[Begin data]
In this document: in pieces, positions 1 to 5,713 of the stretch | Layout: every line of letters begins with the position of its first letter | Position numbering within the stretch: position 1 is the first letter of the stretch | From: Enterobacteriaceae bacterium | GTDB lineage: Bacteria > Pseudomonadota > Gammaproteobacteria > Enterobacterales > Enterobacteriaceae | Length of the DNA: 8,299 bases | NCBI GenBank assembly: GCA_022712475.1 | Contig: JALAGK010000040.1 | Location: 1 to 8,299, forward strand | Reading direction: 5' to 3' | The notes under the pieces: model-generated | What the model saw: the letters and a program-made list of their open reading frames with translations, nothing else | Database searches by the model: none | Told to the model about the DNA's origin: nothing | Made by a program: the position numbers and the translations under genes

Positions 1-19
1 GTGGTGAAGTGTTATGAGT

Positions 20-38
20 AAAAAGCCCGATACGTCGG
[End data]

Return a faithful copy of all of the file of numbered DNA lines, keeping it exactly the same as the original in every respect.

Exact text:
In this document: in pieces, positions 1 to 5,713 of the stretch | Layout: every line of letters begins with the position of its first letter | Position numbering within the stretch: position 1 is the first letter of the stretch | From: Enterobacteriaceae bacterium | GTDB lineage: Bacteria > Pseudomonadota > Gammaproteobacteria > Enterobacterales > Enterobacteriaceae | Length of the DNA: 8,299 bases | NCBI GenBank assembly: GCA_022712475.1 | Contig: JALAGK010000040.1 | Location: 1 to 8,299, forward strand | Reading direction: 5' to 3' | The notes under the pieces: model-generated | What the model saw: the letters and a program-made list of their open reading frames with translations, nothing else | Database searches by the model: none | Told to the model about the DNA's origin: nothing | Made by a program: the position numbers and the translations under genes

Positions 1-19
1 GTGGTGAAGTGTTATGAGT

Positions 20-38
20 AAAAAGCCCGATACGTCGG